MONICA DRAKE and RIOS DE LA LUZ TO READ AT BROADWAY BOOKS MARCH 23rd Broadway Books is pleased to announce that Monica Drake and Rios De La Luz will read and discuss their newest works on Wednesday, March 23rd at 7 pm.

The Folly of Loving Life is a new collection of linked stories from novelist Monica Drake. Future Tense, the book’s publisher, calls this collection “the best of what we love about Monica’s writing – the sly laugh-out-loud humor, the sharp observations, the flawed but strong characters, and the shadowy Van Sant-ish Portland settings.” Drake’s previous novels are Clown Girl (a finalist for the Oregon Book Award for Fiction) and The Stud Book.

According to Rios De La Luz, “The Pulse between Dimensions and the Desert is a mixture of stories from the perspectives of raw women, inquiring teenage minds, and children still enchanted by the environments around them.” Her stories incorporate magical realism and a bit of science fiction, including one about a grandmother who travels in a time machine! This is her first published collection.

This event is free and open to the public.


Need a haven for your project? The Rice Place (author Clyde Rice's homestead on the Clackamas River) is available as a retreat for artists, writers, musicians, naturalists, (or groups) who would like a serene place in which to create. For more information


“Sappho and her Sisters: Greek and Roman Women Poets”

A Soapstone Study Group led by Paul Merchant

The Greek poet Sappho and the Roman poet Sulpicia are the only women poets of the classical period whose work survives in any appreciable quantity. Sappho and Sulpicia are interesting to compare, since they are both writers of startling inventiveness and vivid personality. They are also, for modern readers and writers, valuable reminders of a lost world of women's writing that now has to be reimagined, and in their different ways can be an inspiration for courage and honesty in our own writing lives.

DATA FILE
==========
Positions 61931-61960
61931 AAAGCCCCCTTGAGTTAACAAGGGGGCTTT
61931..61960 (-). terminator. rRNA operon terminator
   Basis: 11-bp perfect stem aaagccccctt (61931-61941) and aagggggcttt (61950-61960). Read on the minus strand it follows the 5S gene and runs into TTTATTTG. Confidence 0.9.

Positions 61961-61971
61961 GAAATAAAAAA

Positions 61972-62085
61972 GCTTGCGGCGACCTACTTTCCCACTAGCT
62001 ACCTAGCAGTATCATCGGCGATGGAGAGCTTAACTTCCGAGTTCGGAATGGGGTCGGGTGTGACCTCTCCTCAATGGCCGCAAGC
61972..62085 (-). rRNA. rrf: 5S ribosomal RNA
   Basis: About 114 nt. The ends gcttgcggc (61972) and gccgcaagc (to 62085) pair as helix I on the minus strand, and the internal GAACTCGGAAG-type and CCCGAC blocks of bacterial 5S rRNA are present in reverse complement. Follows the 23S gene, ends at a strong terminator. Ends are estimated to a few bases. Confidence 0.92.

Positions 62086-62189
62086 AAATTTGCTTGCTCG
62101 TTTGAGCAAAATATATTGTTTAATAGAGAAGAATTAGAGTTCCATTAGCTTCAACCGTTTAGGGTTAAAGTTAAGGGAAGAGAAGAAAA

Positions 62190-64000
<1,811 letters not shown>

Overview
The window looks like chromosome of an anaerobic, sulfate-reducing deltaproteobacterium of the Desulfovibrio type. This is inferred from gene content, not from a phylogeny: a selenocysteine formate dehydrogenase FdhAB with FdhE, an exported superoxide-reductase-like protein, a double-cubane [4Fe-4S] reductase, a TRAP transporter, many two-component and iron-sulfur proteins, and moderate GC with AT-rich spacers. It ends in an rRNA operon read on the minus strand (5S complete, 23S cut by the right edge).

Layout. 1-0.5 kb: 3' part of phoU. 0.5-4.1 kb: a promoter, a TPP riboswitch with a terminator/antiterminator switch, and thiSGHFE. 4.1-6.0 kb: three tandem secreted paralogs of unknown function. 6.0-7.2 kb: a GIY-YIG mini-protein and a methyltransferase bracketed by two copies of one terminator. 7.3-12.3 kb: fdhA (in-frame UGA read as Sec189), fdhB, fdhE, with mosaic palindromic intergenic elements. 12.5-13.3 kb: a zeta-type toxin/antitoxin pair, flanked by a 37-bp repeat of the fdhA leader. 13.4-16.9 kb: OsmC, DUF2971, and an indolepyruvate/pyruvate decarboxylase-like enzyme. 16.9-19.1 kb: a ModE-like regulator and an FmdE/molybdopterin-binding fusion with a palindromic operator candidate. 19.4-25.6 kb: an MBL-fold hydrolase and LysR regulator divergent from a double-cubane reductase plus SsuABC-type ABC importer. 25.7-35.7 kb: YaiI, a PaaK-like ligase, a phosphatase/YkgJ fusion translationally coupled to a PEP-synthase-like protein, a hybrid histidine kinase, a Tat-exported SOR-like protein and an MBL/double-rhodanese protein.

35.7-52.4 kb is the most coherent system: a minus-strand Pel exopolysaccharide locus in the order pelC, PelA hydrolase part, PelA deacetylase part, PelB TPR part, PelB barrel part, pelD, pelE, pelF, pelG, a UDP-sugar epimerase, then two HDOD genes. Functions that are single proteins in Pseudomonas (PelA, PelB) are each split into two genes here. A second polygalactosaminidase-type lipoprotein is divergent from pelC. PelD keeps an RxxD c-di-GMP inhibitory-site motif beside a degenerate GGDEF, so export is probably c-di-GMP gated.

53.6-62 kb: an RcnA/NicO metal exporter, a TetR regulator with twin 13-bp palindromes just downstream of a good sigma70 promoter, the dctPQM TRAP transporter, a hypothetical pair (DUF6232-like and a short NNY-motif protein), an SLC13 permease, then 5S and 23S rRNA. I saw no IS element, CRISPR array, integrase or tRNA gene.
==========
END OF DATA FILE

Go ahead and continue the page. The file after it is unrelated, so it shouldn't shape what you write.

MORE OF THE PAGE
We will meet for three sessions June 11, June 25 and July 9 from 9:30 to 2:30, with a break for lunch. There will be opportunities for writing, especially between the sessions, but this is a study group, not a writing workshop. The first session will be an introduction to the women poets of Greece and Rome, with a discussion of what they represent, and the reasons for their survival or otherwise. The second session will be devoted to Sappho, and the third to the first of the two Sulpicias.

The study group will meet in the ArtSpace room at TaborSpace (5441 SE Belmont) where there is ample parking and a bus that stops right outside the front door.

To register, send an email to and a check for the fee to Soapstone, 622 SE 29th Avenue, Portland, OR 97214. Scholarships are readily available.

The fee is $82 and includes the text, I. M. Plant's Women Writers of Ancient Greece and Rome (University of Oklahoma Press), a carefully researched, comprehensive anthology of all the surviving poems, prose, and fragments written by women in antiquity. The book can be picked up in SE Portland by arrangement once you have registered.